Understanding and Complying With Disclosures under Rule 26(A)Legal Compliance Resource
February 18, 2013 — 1,107 views
Rule 26(A) of the Federal Laws of legal proceedings deals with required disclosure of evidence and electronic information. It outlines the duty of parties involved in legal proceedings to disclose any and all information related to the case in question.
The first part of this rule deals with initial disclosures. It mentions what details MUST be disclosed by parties involved, and also speaks about the pardonable exceptions. These documents and files are disclosed as a way of benchmarking data against the opposing party or parties.
Information that should be Disclosed
- Name, contact number, and address of every individual with information that either party might use to defend their claims.
- Copies of every document, including information stored electronically, as well as tangible evidences that either party has possession of and might produce as evidence.
- A list of every category of claims and damages that the party is demanding, and all documents or evidence that is not classified as protected or privileged.
- Any insurance agreements that states that an insurance company might have to be held liable and satisfy part or all of a potential judgment.
The only exemptions that are made for the above are in the following cases, as discussed in 26(A)(1)(B):
- Action to be reviewed in administrative record
- A habeas corpus petition or similar proceedings that seeks to challenge criminal conviction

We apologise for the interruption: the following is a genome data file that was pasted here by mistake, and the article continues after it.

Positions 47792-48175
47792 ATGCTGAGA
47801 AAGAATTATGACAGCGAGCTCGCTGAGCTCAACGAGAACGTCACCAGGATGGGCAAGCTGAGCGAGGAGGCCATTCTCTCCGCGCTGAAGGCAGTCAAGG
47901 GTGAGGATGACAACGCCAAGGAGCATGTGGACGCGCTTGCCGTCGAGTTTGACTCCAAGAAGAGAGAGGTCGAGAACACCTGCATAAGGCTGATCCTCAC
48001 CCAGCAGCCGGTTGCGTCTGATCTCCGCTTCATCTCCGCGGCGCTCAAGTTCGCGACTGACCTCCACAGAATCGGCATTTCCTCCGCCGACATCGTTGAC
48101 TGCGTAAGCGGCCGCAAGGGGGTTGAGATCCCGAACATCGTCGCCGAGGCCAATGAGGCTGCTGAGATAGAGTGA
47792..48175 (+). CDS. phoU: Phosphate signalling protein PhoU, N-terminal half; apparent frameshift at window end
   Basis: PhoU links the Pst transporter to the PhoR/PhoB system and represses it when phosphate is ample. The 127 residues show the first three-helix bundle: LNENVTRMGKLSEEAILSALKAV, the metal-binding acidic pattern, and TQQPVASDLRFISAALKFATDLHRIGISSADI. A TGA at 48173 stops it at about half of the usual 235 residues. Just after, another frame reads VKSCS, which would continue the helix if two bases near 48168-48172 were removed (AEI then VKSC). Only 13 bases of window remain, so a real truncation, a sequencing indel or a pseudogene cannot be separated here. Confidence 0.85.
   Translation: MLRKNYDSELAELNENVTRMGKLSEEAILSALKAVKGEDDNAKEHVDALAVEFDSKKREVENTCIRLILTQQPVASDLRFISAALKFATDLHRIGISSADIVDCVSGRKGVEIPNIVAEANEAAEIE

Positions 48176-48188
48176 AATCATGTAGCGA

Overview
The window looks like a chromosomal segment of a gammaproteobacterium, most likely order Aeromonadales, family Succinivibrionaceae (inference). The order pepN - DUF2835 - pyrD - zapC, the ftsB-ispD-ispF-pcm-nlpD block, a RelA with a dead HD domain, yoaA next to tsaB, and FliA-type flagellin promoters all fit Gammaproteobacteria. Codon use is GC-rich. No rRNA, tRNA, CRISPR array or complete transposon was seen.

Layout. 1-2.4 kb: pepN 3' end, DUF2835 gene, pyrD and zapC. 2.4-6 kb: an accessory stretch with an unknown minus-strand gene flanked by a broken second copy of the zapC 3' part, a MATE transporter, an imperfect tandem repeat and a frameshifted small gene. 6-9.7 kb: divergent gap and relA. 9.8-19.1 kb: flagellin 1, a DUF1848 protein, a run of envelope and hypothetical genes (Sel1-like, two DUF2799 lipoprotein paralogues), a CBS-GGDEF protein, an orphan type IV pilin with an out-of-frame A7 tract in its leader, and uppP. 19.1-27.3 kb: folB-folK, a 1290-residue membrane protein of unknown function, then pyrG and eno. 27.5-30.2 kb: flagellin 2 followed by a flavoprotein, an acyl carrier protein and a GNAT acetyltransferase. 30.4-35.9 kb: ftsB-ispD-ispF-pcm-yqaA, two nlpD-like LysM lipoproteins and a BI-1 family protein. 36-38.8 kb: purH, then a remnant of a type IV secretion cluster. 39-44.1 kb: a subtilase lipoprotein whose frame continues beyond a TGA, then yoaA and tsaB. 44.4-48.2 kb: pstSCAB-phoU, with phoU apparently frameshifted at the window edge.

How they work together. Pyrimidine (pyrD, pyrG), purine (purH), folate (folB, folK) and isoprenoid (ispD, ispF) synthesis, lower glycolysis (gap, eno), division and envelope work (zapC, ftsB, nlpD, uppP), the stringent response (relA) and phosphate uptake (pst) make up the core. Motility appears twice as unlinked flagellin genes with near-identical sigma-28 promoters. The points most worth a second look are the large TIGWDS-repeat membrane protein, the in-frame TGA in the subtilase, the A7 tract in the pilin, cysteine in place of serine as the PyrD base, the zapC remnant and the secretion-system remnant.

- Action brought by a person, without an attorney, who is held in custody by the United States, State or State subdivision.
- Action that seeks to quash or enforce a summons or subpoena
- Action to recover a benefits payment, by the United States
- Action to collect student loans, as promised by the United States
- A case that is secondary to another case in a different court
- Action that enforces awarding of arbitration
This Rule also contains an appendix which is concerned with Electronic Discovery Guidelines.
- Existence of electronic information: The counsel should be aware of the client’s records management systems and their operation including how information is stored and received. The counsel must also attempt to review the client’s electronic information files to ascertain their contents.
- Duty to disclose: All disclosed information as per 26(A)(1) should include electronic information. The counsel should review the client’s electronic information to make sure that all necessary information is disclosed. This includes current files, back-up files, archival files, and legacy files.
- Duty to notify: A party that seeks computer-based information shall notify the opposing party and should clearly identify which category of information is being sought.
- Duty to meet and confer regarding electronic information: All parties should confer and inform one another on the following:
1) Retrieving computer-based information in general
2) Retrieving e-mail information
3) Retrieving deleted information
4) Retrieving back-up and archival data
5) Anticipated costs for disclosure of data
6) Format and media for production of electronic information
7) Agreements regarding privileged material
Rule 26(A) is extensive and detailed and the above-mentioned parameters are just a few of the salient points of this rule. There are outlined exceptions, deadlines for disclosure, basis for initial disclosure, disclosure of expert testimony, and many other important factors discussed in this rule that should be thoroughly read through.